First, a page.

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July 21, 1989

Velázquez' Dwarfs: A Profusion of Diagnoses

Author Affiliations

Wright State University The Children's Medical Center Dayton, Ohio

Wright State University The Children's Medical Center Dayton, Ohio

JAMA. 1989;262(3):349-350. doi:10.1001/jama.1989.03430030037016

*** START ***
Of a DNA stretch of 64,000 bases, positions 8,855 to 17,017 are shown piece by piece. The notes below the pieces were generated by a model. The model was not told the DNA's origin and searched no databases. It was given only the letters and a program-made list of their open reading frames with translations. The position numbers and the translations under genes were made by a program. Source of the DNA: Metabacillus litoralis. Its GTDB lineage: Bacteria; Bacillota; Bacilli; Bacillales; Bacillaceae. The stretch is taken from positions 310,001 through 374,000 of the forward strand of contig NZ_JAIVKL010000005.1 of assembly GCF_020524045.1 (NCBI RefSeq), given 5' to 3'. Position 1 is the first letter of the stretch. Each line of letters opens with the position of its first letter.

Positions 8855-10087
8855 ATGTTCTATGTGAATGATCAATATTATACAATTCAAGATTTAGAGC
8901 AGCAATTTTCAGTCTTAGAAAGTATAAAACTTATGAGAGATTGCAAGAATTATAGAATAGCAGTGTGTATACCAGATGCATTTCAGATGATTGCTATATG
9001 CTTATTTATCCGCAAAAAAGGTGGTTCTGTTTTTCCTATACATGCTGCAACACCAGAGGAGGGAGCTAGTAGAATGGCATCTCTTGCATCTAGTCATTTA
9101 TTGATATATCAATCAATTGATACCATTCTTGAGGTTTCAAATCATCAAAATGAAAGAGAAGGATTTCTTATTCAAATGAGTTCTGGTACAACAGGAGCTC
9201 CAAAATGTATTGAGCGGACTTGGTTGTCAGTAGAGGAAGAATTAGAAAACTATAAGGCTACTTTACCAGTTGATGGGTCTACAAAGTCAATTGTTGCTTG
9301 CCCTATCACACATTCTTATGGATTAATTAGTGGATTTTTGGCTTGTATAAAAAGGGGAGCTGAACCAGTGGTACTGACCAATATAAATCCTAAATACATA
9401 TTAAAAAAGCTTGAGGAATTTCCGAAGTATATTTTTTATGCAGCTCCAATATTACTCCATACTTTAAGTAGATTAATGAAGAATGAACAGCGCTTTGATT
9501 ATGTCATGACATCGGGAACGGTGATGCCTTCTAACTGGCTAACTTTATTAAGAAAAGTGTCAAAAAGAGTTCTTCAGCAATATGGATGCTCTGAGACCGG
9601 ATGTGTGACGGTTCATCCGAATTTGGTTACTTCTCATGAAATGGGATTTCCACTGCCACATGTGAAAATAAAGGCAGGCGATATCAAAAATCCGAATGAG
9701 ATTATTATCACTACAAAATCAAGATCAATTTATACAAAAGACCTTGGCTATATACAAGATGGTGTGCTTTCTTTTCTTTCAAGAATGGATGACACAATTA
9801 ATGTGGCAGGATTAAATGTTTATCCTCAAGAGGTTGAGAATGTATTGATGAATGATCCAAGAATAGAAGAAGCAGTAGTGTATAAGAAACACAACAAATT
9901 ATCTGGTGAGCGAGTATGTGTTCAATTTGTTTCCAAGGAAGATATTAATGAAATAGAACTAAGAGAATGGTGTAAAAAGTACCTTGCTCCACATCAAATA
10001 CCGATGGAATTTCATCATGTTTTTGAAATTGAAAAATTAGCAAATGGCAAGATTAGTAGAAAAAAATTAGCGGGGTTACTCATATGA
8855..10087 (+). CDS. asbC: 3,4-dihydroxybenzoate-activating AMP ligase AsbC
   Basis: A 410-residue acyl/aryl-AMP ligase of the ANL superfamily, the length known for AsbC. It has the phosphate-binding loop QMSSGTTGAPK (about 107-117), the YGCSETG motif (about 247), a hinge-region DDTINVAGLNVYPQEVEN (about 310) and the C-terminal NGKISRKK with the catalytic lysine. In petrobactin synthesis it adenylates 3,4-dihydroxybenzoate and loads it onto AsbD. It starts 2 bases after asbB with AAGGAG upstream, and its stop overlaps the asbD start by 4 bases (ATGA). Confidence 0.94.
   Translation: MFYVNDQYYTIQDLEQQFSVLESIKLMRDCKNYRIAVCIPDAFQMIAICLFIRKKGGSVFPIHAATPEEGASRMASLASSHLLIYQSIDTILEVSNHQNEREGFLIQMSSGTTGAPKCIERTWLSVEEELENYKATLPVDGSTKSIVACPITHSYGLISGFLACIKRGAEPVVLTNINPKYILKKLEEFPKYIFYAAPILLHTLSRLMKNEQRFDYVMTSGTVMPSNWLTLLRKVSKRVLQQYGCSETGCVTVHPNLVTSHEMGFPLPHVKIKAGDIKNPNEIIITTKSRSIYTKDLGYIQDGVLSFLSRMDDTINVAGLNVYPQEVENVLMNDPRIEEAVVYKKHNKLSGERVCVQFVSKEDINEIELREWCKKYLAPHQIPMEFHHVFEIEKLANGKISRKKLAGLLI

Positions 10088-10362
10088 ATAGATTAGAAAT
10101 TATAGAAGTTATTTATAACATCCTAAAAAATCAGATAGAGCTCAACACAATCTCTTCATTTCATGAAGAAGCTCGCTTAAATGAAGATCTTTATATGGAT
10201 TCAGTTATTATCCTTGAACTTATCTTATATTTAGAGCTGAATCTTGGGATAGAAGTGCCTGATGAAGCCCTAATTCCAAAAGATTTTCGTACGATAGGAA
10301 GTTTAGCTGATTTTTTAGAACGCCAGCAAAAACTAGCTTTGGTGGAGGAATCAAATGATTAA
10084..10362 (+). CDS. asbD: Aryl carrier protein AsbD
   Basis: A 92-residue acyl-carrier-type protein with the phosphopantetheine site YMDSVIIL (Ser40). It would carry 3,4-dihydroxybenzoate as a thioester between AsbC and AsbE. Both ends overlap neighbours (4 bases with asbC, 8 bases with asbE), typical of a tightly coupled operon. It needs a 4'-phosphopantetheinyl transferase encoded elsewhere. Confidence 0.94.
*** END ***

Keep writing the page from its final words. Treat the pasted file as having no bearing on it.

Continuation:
To the Editor.—  Velázquez was right: the tongue is not missing.I was delighted with Dr Dominguez'1 review on Velázquez. But I have some reservations concerning the implied diagnosis of cretinism. True, the sitter exhibits facial features that bring hypothyroidism to mind as one of the possible differential diagnoses. The head is large with frontal bossing, the nasal bridge is broad and depressed, the tip of the nose is wide, and the nostrils are antiverted. The mouth is mildly open and shows separate lateral incisors and, as Dr Dominguez points out, "only a protruding tongue is missing." There is cranial and facial asymmetry, more noticeable when comparing the eyebrows, eyes, and nostrils. If clouding of the corneas was present, mucopolysaccharidoses would have to be considered as well as aspartylglycosaminuria, which has frequently been confused with the Hurler or Hunter's syndromes.2Mucolipidoses share many clinical and roentgenographic features with